The NHS foundation trust policy aimed to insert some local control and contestability into a monolithic NHS. This was an idea which originated from the Co-operative party and the mutual tradition in the Labour party. Once again, autonomy drove innovation and improvement in the service.
Neighbourhood policing teams were a fundamental reform of the role and responsibility of police. They – alongside the creation of police community support officers and the extensive use of antisocial behaviour orders – ensured visibility, but also partnership working to build confidence and to tackle crime and its causes more effectively. Alongside the emphasis on antisocial behaviour, there was a strong expectation that police and local partners should tackle not just high-profile crime, but those incidents which most impacted people’s lives on a day-to-day basis.
This was not the end of national standards – targets remained and were developed; there was little appetite to free up the provisions of the national curriculum for schools, and in developing the National Institute for Clinical Excellence and national service frameworks for different areas of healthcare, the focus remained on improvement. Some saw this as an important counterweight to producer interests within the system – the ‘forces of conservatism’.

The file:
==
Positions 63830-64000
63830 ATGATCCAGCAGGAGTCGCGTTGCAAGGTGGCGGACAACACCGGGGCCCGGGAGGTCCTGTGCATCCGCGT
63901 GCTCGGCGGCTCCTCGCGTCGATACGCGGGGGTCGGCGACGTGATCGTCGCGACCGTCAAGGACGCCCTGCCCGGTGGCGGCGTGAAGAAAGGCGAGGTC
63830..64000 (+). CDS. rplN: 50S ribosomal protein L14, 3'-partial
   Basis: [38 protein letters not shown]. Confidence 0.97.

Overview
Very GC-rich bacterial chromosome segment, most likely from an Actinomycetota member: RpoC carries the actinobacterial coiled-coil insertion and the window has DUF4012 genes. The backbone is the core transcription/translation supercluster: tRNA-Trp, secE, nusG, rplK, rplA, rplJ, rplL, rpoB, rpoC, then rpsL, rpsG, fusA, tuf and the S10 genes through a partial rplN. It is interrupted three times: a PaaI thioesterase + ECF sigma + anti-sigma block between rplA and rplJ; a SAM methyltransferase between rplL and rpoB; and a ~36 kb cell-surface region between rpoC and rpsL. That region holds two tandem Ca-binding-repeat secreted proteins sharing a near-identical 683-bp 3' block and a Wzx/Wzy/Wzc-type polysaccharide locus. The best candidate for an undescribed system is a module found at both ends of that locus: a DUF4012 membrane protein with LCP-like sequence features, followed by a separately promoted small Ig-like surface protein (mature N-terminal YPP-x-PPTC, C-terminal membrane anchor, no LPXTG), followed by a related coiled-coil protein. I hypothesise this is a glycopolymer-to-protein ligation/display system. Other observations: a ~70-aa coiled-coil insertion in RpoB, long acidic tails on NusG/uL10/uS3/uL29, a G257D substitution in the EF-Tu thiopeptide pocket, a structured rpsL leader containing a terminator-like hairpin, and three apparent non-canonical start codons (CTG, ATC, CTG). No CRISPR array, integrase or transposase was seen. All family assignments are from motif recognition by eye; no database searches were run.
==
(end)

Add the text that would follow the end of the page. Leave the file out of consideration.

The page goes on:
Was this a failing of our government? We too often saw frontline staff as a hurdle to be overcome rather than allies in reform, the NHS ‘agenda for change’ being the most notable exception to this. There was good work to develop leadership in schools, but one of the biggest problems for today’s NHS is the dearth of good leaders and the idea that quality can be regulated and inspected into the system.
This is not to ignore the enormously important progress on the public sector workforce. Whether teachers, doctors, nurses or police officers, the Labour years saw more and better paid staff. In addition, teaching assistants and PCSOs demonstrated that new types of workers could make their services more flexible and responsive and could free up other professionals to focus on key tasks. TeachFirst was a brilliant innovation on our watch, but counterparts in social work (Frontline), mental health (Think Ahead) and policing (Police Now) had to wait for the coalition for their creation. Perhaps we could have trusted them more.
Progress was made in devolving power and empowering the users of services – more choice and support for parents; direct payments introduced for social care users; ‘place-based’ funding devolved to local government; removing all targets but one to raise the confidence of communities from police. However, we failed to really grasp the opportunities for devolution of power beyond this and never trusted councillors to champion good educational standards or commission health services locally. Nor did we ever properly get to grips with issues around the governance and structure of policing.
Labour’s record on public services is an undoubted success. However, it is because we believe in these services – and because we know that social justice, strong communities and social mobility depend on them, that we must be the most challenging of our record and our proposals. And we must hope that Labour local government can continue to make progress even in an era when reform will need to happen without investment.
Jacqui Smith is a former home secretary and a contributing editor to Progress